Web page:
European stock index futures pointed to a lower open on Wednesday, with stocks poised to halt a week-long rally, mirroring a mixed session on Wall Street.
European shares hit a four-week closing high on Tuesday, boosted by economic recovery hopes after the US extended the Bush-era tax cuts, while miners gained on rising demand expectations.
European finance ministers met in Brussels on Tuesday but failed to come to an agreement over an extension of the facility to bail out troubled European countries.
Belgian finance minister Didier Reynders told CNBC there was a need to set a system which would prevent speculation against particular countries in the future.
All European heads of state will meet December 16 and 17 to discuss ways to tackle the crisis, which continues to divide opinion among member states.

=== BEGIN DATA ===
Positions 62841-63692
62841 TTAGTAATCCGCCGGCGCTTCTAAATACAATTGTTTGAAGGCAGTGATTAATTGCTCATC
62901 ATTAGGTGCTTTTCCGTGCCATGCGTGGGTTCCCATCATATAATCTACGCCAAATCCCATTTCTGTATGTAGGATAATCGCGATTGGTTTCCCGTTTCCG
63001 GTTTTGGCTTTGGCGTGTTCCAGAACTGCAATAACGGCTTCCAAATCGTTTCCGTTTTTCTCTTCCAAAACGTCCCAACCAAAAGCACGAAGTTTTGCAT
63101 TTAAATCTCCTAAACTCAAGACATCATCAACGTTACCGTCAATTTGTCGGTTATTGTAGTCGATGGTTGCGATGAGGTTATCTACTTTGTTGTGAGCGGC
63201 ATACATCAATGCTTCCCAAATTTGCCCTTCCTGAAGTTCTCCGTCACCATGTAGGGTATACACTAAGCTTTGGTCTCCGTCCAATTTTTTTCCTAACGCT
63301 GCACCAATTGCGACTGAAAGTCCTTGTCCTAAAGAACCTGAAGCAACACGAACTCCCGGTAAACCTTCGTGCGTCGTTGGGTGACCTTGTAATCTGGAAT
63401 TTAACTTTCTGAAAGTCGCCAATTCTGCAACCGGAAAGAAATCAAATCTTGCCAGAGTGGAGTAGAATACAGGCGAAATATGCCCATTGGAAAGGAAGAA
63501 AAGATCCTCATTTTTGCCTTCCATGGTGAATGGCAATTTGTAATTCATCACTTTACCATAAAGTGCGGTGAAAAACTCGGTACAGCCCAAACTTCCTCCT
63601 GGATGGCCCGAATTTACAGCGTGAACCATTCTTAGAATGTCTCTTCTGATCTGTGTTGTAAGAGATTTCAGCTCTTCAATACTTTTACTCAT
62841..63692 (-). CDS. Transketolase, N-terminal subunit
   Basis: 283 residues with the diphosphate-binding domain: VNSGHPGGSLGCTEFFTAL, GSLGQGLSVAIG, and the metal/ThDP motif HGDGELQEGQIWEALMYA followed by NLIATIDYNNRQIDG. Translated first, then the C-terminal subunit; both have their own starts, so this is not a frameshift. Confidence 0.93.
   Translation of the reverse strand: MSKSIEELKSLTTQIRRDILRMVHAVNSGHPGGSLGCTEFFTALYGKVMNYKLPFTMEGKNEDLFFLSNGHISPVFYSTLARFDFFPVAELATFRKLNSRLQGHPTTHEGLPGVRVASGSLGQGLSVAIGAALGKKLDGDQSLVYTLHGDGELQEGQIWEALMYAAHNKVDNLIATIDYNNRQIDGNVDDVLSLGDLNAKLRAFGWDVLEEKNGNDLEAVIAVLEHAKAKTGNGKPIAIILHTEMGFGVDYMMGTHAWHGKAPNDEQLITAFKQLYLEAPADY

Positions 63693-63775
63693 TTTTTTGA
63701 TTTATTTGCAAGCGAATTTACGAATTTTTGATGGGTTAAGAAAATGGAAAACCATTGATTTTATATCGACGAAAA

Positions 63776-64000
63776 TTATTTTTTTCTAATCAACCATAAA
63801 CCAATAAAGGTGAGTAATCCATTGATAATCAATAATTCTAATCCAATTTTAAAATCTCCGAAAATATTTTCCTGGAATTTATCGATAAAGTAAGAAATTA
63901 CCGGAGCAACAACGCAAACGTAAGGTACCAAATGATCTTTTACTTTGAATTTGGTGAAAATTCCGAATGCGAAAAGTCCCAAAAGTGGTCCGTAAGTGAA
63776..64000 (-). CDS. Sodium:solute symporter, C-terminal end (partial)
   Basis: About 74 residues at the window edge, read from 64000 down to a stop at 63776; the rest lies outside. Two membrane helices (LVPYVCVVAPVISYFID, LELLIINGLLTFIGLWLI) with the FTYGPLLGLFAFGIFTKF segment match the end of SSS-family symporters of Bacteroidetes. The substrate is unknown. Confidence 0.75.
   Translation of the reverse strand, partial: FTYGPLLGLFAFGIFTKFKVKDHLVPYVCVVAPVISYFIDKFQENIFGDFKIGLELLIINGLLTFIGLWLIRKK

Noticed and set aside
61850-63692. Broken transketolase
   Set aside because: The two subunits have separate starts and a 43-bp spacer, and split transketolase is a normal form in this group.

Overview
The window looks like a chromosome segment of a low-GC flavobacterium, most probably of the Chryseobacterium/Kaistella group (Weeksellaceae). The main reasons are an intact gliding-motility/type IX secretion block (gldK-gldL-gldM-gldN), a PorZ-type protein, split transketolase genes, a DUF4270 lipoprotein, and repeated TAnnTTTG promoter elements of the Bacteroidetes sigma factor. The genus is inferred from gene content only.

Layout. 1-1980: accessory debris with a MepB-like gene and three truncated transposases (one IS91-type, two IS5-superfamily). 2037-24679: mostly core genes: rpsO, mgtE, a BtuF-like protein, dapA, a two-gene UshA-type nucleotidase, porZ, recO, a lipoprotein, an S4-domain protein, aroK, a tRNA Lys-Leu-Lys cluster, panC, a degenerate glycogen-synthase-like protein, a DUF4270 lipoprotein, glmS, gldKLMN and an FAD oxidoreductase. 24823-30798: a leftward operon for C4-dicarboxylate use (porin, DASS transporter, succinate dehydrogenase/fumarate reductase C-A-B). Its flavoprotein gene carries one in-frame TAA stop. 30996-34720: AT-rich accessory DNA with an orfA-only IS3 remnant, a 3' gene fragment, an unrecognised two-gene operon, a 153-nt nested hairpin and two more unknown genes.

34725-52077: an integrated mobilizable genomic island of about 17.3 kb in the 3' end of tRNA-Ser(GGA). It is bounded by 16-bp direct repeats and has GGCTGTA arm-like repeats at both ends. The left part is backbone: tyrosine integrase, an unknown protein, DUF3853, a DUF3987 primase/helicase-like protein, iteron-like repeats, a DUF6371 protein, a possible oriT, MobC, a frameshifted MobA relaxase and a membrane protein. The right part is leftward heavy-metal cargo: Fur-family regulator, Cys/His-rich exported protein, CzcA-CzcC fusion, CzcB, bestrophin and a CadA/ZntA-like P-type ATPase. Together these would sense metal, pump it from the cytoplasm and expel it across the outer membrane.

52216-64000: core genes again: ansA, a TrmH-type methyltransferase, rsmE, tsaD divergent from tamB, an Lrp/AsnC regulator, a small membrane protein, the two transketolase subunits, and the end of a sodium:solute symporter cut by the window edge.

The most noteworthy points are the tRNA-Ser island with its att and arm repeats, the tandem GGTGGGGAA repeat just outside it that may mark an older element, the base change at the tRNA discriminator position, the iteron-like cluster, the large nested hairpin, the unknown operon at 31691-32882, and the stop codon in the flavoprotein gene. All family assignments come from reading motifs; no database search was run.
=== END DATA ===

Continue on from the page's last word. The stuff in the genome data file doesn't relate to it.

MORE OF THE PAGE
Jim Rogers, chairman of Rogers Holdings argued on CNBC on Tuesday that Ireland should have been allowed to go bankrupt, and asked why "innocent Germans" or others should pay for the mistakes made by Irish politicians.
Irish finance minister Brian Lenihan told parliament the Irish economy is now stabilizing, but nobody will be spared in the 6 billion euros in cuts and tax hikes unveiled by his government on Tuesday.
Macroeconomic data on the agenda on Wednesday includes October foreign trade figures for both Germany and France and German industrial production for October.
In the UK, the Confederation of British Industry's monthly industrial trends survey will provide an overview of how optimistic companies are in the current economic climate.